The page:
The reduction of air travel in small amounts every year

The reduction of air travel in small amounts every year


Milan Klower receives support from Britain’s Natural Environmental Research Council, the Copernicus Programme of the European Commission, and the European Research Council.

Before the outbreak, the engines of aircraft burned 1 billion litres of fuel per day. Then, the number of daily flights in civil aviation fell between 110,000 to fewer than 50,000 by 2020, on the average. In light of the ease in travel restrictions, air travel is increasing towards the pre-pandemic levels.

Many world leaders and delegatesdelegates will have traveled to Glasgow to participate in COP26, the 26th UN climate change summit in person. However, as they debate emission targets that reduce global warming by 1.5degC instead of 3 degrees Celsius or more,, the aviation industry is unlikely to be included because of the absence of low carbon alternatives for long-haul flights.

But it shouldn’t be. In the latest research with my colleagues, I estimated that if the aviation industry continues to expand at the current rate,, jet fuel consumption will add 0.1@C in global temperature by the year 2050. This is 50% of it and the rest over the coming three decades.

The aviation industry is responsible for 4 percent of the 1.2degC increase in global mean temperature that we have seen during the Industrial Revolution. If we do not take action to cut down on flights, this sector will be responsible for one-third of 0.3degC remaining in the 1.5degC temperature goal as well as 6 percent of the 0.8degC remaining to stay in a range of 2 degrees Celsius. The airlines contribute more carbon dioxide to the atmosphere than most countries.

Warming footprints

At the rate we are at, the Earth is expected to have warmed up by 2 degrees within the next three years. To assess how different activities contribute to warming, scientists study carbon emissions. This is because the amount that the Earth gets warmer is inversely proportional to the cumulative carbon dioxide emissions in the atmosphere. This is an excellent estimation in many instances but is not true regarding emissions from airplanes that travel at altitudes of 12 to 12 kilometers.

In addition to the CO2, aircraft engines emit Nitrogen oxides and water vapor sulfur and soot, which can cause contrail clouds of cirrus and other complex chemical reactions in the air. The sum of these non-CO2 induced effects generates more heat in addition to CO2 emissions. The total footprint of warming caused by aviation is between two and three times more than the carbon footprint that is conventionally used.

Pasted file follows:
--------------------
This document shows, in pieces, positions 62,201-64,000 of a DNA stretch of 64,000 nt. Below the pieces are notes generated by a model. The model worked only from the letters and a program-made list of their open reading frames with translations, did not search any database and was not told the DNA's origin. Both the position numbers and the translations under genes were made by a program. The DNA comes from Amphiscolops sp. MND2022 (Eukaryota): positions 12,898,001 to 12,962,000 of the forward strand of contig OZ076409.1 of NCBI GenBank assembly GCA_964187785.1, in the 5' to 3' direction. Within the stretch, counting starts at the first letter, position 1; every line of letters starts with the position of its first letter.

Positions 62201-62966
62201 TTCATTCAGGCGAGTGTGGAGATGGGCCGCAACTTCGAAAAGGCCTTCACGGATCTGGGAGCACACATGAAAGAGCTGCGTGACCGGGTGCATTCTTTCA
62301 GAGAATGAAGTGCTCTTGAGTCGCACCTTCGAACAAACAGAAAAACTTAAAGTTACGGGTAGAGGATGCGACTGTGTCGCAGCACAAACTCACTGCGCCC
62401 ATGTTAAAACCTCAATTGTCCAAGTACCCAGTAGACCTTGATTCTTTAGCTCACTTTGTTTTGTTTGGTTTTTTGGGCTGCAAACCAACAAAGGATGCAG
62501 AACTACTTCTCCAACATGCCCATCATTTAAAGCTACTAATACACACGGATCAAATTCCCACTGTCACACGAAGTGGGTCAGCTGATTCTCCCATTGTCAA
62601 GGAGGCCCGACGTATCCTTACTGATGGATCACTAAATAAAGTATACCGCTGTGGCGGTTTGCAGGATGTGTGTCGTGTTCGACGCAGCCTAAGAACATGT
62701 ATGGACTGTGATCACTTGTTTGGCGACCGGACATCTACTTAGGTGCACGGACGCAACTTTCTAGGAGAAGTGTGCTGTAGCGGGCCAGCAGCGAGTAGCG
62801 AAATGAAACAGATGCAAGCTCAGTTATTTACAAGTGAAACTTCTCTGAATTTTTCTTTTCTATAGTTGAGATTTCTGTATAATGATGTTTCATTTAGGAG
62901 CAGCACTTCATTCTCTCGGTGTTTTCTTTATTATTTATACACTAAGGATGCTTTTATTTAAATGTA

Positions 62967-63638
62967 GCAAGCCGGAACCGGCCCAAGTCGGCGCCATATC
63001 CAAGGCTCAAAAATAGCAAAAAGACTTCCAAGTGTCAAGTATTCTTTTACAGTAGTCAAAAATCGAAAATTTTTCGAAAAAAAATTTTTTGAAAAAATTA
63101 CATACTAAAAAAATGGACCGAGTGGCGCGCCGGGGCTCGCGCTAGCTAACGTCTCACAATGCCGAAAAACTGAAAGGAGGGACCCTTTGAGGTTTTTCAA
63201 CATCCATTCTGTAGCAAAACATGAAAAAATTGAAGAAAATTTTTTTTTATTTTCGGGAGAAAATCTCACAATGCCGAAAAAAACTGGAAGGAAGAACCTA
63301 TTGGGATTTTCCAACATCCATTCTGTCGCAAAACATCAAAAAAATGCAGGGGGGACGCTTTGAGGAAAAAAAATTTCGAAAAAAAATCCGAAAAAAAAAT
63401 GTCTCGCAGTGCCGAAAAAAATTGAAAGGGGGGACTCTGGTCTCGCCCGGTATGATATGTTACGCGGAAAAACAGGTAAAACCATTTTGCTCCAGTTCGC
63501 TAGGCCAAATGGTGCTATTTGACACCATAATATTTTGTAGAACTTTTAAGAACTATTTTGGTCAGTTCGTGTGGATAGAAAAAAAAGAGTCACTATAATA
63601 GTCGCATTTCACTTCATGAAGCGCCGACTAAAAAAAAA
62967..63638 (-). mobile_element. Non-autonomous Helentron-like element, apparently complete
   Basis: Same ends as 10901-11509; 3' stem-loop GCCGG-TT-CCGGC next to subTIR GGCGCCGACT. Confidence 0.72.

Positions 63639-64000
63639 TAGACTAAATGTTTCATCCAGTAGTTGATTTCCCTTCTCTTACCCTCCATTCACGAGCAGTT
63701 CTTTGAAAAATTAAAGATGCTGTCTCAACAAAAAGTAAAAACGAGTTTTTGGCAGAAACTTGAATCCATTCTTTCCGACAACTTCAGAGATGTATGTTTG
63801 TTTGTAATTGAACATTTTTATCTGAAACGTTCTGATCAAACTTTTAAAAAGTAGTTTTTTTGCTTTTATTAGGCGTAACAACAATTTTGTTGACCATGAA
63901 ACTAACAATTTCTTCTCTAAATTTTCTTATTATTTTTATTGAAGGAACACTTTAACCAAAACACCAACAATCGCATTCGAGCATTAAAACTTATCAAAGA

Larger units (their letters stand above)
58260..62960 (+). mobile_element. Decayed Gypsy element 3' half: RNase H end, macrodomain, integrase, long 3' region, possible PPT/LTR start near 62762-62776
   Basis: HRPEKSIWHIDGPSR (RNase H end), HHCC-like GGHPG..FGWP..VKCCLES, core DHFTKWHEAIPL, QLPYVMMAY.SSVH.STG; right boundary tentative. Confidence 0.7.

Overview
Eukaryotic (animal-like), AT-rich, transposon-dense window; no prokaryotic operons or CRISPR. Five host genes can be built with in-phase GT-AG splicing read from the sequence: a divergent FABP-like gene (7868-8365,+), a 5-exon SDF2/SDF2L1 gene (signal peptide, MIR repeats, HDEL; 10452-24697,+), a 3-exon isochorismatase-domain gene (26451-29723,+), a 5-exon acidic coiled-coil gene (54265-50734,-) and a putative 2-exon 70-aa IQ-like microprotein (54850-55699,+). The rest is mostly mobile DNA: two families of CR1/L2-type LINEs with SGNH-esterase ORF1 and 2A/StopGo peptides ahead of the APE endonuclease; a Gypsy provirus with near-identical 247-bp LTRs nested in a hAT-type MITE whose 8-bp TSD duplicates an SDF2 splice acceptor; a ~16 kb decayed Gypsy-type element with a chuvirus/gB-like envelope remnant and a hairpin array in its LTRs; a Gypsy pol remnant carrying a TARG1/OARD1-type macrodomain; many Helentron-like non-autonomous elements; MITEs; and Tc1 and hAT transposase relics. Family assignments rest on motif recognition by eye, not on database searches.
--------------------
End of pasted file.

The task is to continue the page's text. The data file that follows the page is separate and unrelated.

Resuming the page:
Condensation trails caused by engines in aircraft are a significant contributor to global warming. MichaelGaida/PixabayCC BY

Although a substantial portion of the CO2 emissions from a flight remains in the air for thousands of years, the effects of non-CO2 decrease as time passes, vanishing within about ten years. Thus, any growth in aviation, as measured by the consumption of jet fuel globally, is a more significant effect as the CO2 and non-CO2 impact increase.

However, a decrease in the aviation industry can partially slow warming since the non-CO2 effects fade in time until only CO2 effects persist. Imagine the non-CO2 effects as bathtubs – they fill with water when taps are turned on further and further, despite a steady discharge from the plughole. However, the same bathtub will eventually be empty if the faucets are slowly turned down.

The non-CO2 impacts of flights on the Earth’s atmosphere will gradually disappear if fewer or fewer flight hours are made, and aviation’s contribution to warming eventually decreases. In this scenario, the growth in CO2 emissions would offset the reduction in non-CO2 effects. Even though aviation could continue to contribute to warming, the total warming caused by both would be constant as time passes. How much does aviation require to shrink to lessen its impact on global warming?

Our research shows that flying doesn’t need to stop right away to prevent the contribution of aviation to global warming from growing. The impact of flight has already led to 0.04degC of warming. With a reduction of 2.5 percent in jet fuel consumption, which is currently only possible through reductions in the flow of air traffic, this warming will slow to an average rate over the following decades.

Do we need to fly?

COVID-19 has had a significant impact on aviation. Air traffic is about 10-20% lower than pre-pandemic levels; however, it is recovering quickly. The government should move subsidies away towards more environmentally sustainable methods of transport, including trains. There is a lot more to be done.

Changes in the way people fly caused by the pandemic have resulted in some people having to reduce flights.

Lockdowns and the transition to remote work have made several people reconsider the need for flying. People deciding to reduce their travel will significantly reduce the number of unnecessary trips. Whenever feasible, In-person and virtual participation in hybrid meetings is an excellent method to help support this shift.

The reduction in the space that passengers of business class take up on planes is another way to reduce flight times because it lets more passengers be on one flight.

The decision not to allow airport expansions could also have a significant impact. The United Kingdom has a Climate Change Committee, an expert body that advises the UK government on climate change. It has recommended not to expand airports to ensure they align with the climate goals. But it is believed that the development of Heathrow Airport is being planned for the future.

Leave a Reply

Your email address will not be published. Required fields are marked *